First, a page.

Allen would go on to finish the half with 15 points; the second half would be a mirror performance, giving him a career-high 30 on the back of his benching.

“The response that Grayson had from Kentucky is huge. I think it’s spectacular, to be quite frank with you,” Krzyzewski said. “A lot of kids would question themselves, and he never did.”

To make things more impressive, Allen wasn’t the beneficiary of any set plays. Coach K revealed that for much of the game, his players were running a motion offense. So when Allen received a pass near the top of the key after running off a screen, it was up to him to assess the defense and react. When the defender lagged behind, he hit his jumpers; when they pressed him, he drove to the rim. It’s simple in concept, but the sophomore executed it without a hitch.

“For us, it’s all about moving on,” Allen said after the VCU game. “There was obviously a rough film session after the Kentucky game where we talked about the improvements that needed to be made. Once you see that you move on to the next game. You make those improvements and move on. For me, coming off the bench it was nothing different as if I was starting. It’s the same aggressive, attacking mindset.

When asked specifically about what adjustments he made, Allen said he focused on “seeing lanes to drive—not forcing the issue every time and finding the open guy.”

“He was driving to score, not driving to get a shot off,” his coach added.

And how did Allen follow up a career-high performance at Madison Square Garden? By setting another career-high in the championship game against Georgetown on the way to MVP honors. His performance was one that even his coach had to marvel at.

“I’ve leaned on my great players my whole career,” Kryzewski said. “It’s not about coaching, it’s about allowing your great players to be great and putting them in positions to do things you can’t orchestrate. We kept doing a few things that would give him an opportunity to make his reads. His stat line is one of the sensational stat lines, just ask someone who’s been doing this for 41 years. 32 points on 12 shots is crazy. It’s just a crazy stat. I’d like to see him do that again and again and again. Maybe we should get him more shots; he’d get about 40.”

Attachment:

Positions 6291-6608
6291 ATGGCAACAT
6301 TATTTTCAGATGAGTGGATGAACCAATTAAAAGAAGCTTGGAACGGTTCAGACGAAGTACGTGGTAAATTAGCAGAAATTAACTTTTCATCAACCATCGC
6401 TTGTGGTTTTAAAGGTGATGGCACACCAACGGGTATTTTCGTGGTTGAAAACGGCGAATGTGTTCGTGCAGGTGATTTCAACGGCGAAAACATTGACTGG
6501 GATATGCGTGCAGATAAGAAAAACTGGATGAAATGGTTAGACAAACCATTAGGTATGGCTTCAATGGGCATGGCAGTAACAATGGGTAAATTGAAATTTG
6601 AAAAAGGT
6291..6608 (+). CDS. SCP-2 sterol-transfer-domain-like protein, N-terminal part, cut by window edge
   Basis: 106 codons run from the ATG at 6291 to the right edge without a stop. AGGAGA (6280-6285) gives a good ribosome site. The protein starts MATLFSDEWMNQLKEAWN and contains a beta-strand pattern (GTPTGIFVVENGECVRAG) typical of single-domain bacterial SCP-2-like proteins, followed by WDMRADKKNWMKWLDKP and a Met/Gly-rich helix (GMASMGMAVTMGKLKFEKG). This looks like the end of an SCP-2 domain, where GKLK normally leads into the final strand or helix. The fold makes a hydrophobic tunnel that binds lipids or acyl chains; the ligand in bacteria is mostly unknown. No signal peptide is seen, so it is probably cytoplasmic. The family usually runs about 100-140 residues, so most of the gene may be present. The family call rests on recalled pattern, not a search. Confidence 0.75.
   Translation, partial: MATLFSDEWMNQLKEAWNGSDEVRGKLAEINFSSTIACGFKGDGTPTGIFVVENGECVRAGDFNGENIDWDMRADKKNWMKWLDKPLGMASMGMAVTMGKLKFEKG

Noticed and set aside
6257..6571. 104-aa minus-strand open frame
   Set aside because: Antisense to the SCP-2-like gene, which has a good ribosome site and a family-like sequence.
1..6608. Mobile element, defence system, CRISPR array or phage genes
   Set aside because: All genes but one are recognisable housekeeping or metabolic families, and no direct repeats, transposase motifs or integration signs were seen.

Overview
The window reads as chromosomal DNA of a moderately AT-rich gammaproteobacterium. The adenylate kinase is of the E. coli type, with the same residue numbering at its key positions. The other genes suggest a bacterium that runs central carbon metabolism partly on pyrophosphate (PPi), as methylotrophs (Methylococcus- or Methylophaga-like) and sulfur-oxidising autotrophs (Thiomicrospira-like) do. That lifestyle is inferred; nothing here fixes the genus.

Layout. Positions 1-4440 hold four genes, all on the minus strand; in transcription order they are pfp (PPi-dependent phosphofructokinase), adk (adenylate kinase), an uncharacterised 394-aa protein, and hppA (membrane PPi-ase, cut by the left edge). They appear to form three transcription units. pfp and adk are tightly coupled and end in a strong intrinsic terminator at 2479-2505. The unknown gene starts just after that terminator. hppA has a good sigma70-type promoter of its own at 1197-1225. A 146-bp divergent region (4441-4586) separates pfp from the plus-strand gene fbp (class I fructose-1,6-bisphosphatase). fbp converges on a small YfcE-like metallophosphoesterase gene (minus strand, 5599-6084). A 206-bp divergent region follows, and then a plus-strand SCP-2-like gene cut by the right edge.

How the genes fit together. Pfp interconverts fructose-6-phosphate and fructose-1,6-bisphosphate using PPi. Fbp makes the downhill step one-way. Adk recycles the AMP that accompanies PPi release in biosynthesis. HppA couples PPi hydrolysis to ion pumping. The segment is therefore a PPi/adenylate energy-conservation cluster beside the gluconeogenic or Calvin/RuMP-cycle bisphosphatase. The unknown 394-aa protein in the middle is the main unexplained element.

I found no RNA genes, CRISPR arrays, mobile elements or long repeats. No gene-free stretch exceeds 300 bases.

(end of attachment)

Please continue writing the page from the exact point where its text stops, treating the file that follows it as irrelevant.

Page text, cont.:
But even with Allen’s scoring, the most noticeable thing about him is his emotion. That’s nothing new for Duke; the Coach K era has seen plenty of floor slapping, fist pumping, and hugging. But the ferocity and the frequency of Allen’s fist pumps, which are closer to haymakers than anything else, seem different. Part of it likely comes down to inexperience–these are big shots at big moments for a relatively new player–but another part is his personality. He’s a player who knows he can walk the walk and wants to prove it.

Coach K is careful to note the youth and inexperience of this Duke team, which has seven freshmen as compared to four upperclassmen. “One talks that because we’re Duke and because I’m coaching, that’s it you’re supposed to be great,” he said. “We’re a good team, and we hope to be a really good team. But we’re not this juggernaut or anything. We’ve got to fight for everything.”

Despite that, Grayson Allen sent a message at Madison Square Garden. This Duke team might not be great, but he can be. And Duke can go as far as he takes them.